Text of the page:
Thursday, October 21, 2010

Save Your Soles

I'll admit it: I'm hard on my clothes. In order to claim a spot in my wardrobe, an item has to stand up to dog hair, cooking splatters, weird cleaning concoctions, and very cramped conditions in my tiny NYC-sized closet. And, arguably, my shoes get it twice as bad (since they have to deal with all that, plus being walked on).
It's that time of year where I'm putting away my sandals until spring (so long, my darlings!), and pulling out my boots and winter heels.  In fact, in my misspent youth, I used to just buy cheap shoes, wear them until they were destroyed, and throw them in the garbage at the end of the season.  But ever since I met JM, I'm rethinking this strategy. My dapper husband only buys about one high-quality pair of shoes per year. He keeps them carefully shined and taken care of, and has them resoled from time to time. It turns out that cobblers are nothing short of footwear miracle-workers. I swear to you, my husband has eight-year-old pairs of shoes that look brand new (meanwhile, I have eight-month-old pairs that don't even look like shoes anymore).

Before you rush out to buy a whole new fall shoe wardrobe, take another look at those kicked-around shoes in the back of your closet. Here's just some of the things a good cobbler can do for you.  No sole-searching required.

Stretching: If your shoes are too tight, you can have them stretched (up to a full size) for short money. No more pinched toes!

Leather Repair: A quality tailor can fix cracks, tears, scuffs, and scratches in leather to make them almost invisible. And they can clean and revive battered suede.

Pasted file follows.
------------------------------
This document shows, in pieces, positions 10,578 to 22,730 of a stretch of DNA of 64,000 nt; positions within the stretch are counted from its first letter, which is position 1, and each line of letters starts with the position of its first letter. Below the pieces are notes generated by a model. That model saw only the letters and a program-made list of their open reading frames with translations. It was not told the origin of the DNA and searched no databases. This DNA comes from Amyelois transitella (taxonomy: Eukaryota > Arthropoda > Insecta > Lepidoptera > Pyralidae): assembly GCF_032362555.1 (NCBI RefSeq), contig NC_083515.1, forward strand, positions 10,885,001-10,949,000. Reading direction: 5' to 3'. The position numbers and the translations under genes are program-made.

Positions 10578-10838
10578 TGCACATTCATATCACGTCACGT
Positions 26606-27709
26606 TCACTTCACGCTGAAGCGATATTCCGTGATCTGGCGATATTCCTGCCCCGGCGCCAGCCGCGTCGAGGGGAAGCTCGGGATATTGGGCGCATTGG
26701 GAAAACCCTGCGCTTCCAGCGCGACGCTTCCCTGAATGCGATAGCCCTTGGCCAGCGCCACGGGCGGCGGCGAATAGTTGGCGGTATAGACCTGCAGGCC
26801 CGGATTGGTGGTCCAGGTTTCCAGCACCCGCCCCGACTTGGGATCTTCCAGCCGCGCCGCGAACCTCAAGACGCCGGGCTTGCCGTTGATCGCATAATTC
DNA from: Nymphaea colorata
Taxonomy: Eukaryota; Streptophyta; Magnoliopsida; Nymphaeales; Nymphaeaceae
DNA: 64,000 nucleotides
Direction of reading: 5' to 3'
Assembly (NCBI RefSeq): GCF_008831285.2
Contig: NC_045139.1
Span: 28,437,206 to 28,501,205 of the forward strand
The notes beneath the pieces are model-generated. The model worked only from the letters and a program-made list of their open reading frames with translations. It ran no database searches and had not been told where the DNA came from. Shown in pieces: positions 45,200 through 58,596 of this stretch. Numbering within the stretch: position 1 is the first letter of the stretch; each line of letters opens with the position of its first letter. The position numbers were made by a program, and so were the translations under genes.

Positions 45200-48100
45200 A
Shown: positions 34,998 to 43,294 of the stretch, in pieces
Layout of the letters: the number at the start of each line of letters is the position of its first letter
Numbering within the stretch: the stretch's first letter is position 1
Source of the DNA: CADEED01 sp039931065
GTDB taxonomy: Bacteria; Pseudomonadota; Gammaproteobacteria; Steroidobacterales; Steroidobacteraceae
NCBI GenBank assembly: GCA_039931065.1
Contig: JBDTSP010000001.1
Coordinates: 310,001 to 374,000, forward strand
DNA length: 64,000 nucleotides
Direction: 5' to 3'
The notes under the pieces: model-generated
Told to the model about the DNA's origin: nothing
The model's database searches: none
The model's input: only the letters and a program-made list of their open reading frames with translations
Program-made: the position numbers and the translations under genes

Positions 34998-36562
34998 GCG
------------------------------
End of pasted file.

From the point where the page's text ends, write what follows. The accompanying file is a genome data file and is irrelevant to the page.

Resoling: If you find yourself with a Charlie Chaplin-style hole in your shoe, it's probably because you love those shoes. Fear not- a cobbler can replace the whole sole for a fraction of the cost of a new pair.

Reheeling: If you just can't stop yourself from wearing stilettos to a garden wedding (I've been there, sister), you probably have torn and grass-stained heels. A good shoe repairman can totally clean and patch those heels. So you can wear them to another garden wedding.

Dyeing: If you have a pair of white pumps leftover from a wedding (or the '80s), but you still like the shape, you can have a cobbler dye them any color you want, whether they are fabric or leather.

So give those shoes a new lease on life.


squidravioli said...

This is excellent advise. I have been rocking the same pair of "office" shoes for 4 years now.

Tania Asnes said...

Just found your blog. It's great! I just wanted to share something I heard from a person who worked in a shoe repair shop. When they stretch shoes, they often use really toxic chemicals to loosen the leather. Maybe not worth it...